One of these days I’ll get around to posting the stuff I wrote in Ohio. I didn’t think I’d have culture shock out there. I can’t decide if Ohio is in the midwest or if it’s really an eastern state, but St. Louis is awfully eastern for a midwest city, and my dad was from Doylestown, Penn., so I lived with an easterner for 18 years of my life.
Look for that tomorrow, maybe. I’d have to unpack the laptop to post that material and I really don’t feel like doing that. I’ve had a fairly productive day, cleaning the place up a bit and politicking and reading Exodus, and I’m going to conveniently remember that Sabbath runs from sunup to sundown, and the sun is down (never mind that the Sabbath takes place on Saturday–this is my convenient re-interpretation, thank you) so I’ve got my excuse to be lazy, which means kick back with a cup of decaf green tea and let the stream of consciousness flow.

Politicking. Yes, politicking. I found myself in the distressing position this week of being a moderate. I’ve always been an outspoken conservative/libertarian (whichever stance will offend the most people is the one I generally took in print in college), except on religious matters, where I’ve always found a way to be a flaming liberal. When I ditched the liberal theology, I gravitated towards modern practices, which put me right back in the liberal camp.

I find myself caught between two very strong personalities, one that wants radical change yesterday, and the other who finds the status quo very comfortable. That in itself makes me uncomfortable, because our comfort level isn’t very high on God’s priority list. And the mission statement of our church is Reaching people for Christ, equipping people in Christ. When I look around at all the GenXers in our congregation who could be reached more effectively, the status quo makes me very uncomfortable. Ministry starts to go downhill fast when the focus shifts to numbers, but I can think of a dozen faces we could help equip more effectively.

I’d much rather equip one person effectively over the course of a year than 12 in a so-so fashion, but with the status quo, I’m questioning whether we can equip one more person effectively. By the same token, alienating 20 people in order to satisfy one person and potentially gain new people is a net loss, even if you eventually gain more than you lose. You don’t just turn someone’s world upside down for no reason.

Hence, I’m suddenly a moderate.

I don’t like being a moderate on much, so I’m going to go find something I can take an extreme position on.

Shaving. That’ll do it. Unix and VMS master Charlie was talking about razors on his page. I can take a strong position on shaving. Become a Nazarite and don’t do it. Life is much simpler afterward. It takes less time to get ready in the morning, and you end up looking like Richard Stallman so no one will come near you, which means you have fewer social problems, thus making your life even simpler.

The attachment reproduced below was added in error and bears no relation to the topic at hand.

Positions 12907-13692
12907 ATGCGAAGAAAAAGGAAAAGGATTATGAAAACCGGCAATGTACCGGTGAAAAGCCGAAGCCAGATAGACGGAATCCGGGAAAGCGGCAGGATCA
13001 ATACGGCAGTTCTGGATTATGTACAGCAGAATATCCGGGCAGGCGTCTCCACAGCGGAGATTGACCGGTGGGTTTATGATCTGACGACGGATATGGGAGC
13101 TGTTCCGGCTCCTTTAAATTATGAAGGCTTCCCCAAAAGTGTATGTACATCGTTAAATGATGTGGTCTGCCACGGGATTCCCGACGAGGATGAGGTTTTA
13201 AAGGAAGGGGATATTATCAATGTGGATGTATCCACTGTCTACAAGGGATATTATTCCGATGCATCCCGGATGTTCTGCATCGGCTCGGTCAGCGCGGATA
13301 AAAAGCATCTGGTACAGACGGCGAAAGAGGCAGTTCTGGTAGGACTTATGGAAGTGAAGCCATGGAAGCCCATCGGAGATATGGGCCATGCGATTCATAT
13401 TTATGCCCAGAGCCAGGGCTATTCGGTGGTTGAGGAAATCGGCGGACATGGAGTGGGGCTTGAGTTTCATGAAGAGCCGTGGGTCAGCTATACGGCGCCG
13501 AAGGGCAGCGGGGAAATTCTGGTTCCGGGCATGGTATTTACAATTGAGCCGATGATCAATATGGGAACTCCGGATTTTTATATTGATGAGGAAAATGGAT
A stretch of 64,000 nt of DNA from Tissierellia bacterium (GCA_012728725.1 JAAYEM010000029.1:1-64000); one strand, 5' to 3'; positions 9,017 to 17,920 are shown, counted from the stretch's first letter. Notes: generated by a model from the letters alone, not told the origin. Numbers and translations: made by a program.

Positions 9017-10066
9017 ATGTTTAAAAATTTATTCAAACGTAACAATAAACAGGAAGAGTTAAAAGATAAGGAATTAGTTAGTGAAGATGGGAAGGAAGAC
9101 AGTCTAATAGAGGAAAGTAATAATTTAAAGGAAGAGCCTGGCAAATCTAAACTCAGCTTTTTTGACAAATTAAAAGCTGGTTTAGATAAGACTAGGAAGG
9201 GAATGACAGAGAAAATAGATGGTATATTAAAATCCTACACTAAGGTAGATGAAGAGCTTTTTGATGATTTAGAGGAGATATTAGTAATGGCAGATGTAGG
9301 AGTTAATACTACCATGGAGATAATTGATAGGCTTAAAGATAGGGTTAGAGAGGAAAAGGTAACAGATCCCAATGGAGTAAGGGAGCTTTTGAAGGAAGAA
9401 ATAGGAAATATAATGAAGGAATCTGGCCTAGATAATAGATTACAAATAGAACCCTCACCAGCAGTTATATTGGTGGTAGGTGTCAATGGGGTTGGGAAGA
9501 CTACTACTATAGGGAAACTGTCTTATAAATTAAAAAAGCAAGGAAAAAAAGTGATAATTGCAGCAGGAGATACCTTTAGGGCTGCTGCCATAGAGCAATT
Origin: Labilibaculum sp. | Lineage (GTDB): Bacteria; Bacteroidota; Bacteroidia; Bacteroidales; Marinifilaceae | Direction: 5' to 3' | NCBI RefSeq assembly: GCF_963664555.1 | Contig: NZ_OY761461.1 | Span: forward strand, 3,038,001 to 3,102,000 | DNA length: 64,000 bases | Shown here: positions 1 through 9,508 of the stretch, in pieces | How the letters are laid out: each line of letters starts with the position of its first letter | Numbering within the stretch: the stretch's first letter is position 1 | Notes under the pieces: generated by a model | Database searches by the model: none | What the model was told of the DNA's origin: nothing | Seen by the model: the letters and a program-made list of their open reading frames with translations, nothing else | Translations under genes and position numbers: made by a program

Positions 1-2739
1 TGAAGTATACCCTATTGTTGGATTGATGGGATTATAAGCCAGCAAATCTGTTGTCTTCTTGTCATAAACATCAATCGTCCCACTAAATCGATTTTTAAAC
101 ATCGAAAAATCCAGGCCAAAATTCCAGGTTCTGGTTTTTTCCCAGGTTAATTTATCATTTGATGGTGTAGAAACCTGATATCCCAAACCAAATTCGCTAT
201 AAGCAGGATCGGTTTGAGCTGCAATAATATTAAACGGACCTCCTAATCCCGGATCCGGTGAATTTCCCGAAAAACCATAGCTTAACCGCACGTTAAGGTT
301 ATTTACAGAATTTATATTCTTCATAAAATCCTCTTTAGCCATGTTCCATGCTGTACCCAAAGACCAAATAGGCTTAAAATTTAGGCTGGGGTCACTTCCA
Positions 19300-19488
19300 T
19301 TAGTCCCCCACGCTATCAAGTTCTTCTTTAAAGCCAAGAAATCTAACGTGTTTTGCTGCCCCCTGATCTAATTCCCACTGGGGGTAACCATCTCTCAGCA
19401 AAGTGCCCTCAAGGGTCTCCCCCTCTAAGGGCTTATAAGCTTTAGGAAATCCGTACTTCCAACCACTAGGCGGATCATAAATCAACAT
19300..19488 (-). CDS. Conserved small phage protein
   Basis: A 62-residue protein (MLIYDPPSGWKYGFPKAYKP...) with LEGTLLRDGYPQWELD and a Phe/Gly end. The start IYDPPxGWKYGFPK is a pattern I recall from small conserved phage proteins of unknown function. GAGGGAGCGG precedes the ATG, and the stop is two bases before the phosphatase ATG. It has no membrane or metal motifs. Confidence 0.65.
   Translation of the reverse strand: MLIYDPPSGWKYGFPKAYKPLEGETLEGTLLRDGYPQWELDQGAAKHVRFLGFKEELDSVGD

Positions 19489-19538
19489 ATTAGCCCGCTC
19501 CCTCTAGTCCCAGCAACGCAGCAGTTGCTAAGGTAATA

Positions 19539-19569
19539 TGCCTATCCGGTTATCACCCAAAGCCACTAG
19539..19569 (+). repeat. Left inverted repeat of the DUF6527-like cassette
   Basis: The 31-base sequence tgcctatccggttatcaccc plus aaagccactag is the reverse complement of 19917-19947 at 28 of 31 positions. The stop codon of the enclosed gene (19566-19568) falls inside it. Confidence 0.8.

Except these days, there’s e-mail, so people can talk to you without having a clue what you look like. And I like being able to walk up to girls without them shrieking something about the ghost of John the Baptist and running away at about 60 miles per hour. But if you get your jollies by trying to prove the Cheetah isn’t the fastest land mammal, I think I just told you how.

But I digress, as usual.

I was having a conversation about a year and a half ago with a good friend and mentor, and I told him about an incident I found myself in. I was having lunch with an old friend, female, in Kansas City, and I found I’d forgotten my razor. So, before I went to see her, I went out and bought a drag razor and my sister showed me how to use it. I’d never shaved with a blade in my life. (She was worth impressing. But don’t get any ideas, because she’s married now.)

“Once you go to a drag, you never go back,” my friend said.

Oh, I went back alright. The drag gets a whole lot closer, but even with a really high-quality one, I can still cut myself occasionally. Once I learned the secrets, I never cut myself with an electric. And an electric is so much faster, because you don’t have to bother with shaving cream and filling the sink with water, and you (usually) don’t have as big of a mess to clean up afterwards. There are two tricks with electric razors. OK, three.

1. Brand matters. A lot. My dad used to give me the electric razors he tried and didn’t like. I figured out really quickly why he didn’t like them. They were like shaving with a Sherman tank. They didn’t shave close, and I felt like I had a rash afterward. Sometimes they’d turn me beet red too, and I wasn’t even mad or embarrassed. My dad would never let me try his Braun. So one day I snuck in after he’d left for work and I tried it. Good stuff.

So if you don’t like your electric, try another brand. I’ll never use anything but a Braun. If a Braun doesn’t work for you, your face might be better suited for a Remington or a Norelco. They must work for some people, seeing as someone buys them.

2. Use pre-shave. The most common brand is called Lectric Shave, but there are others. Rub your face down with it a couple of minutes before you shave. It can make a big difference. With pre-shave, my 3-stage Braun gets just about as close as a blade.

3. Clean your razor! Your razor is not a gateway to a netherworld where your whiskers disappear to. If your razor just isn’t getting very close, pop the top off it and empty it out. It’ll work better afterward. And you’ll have a mess to clean up, like you would if you used a blade.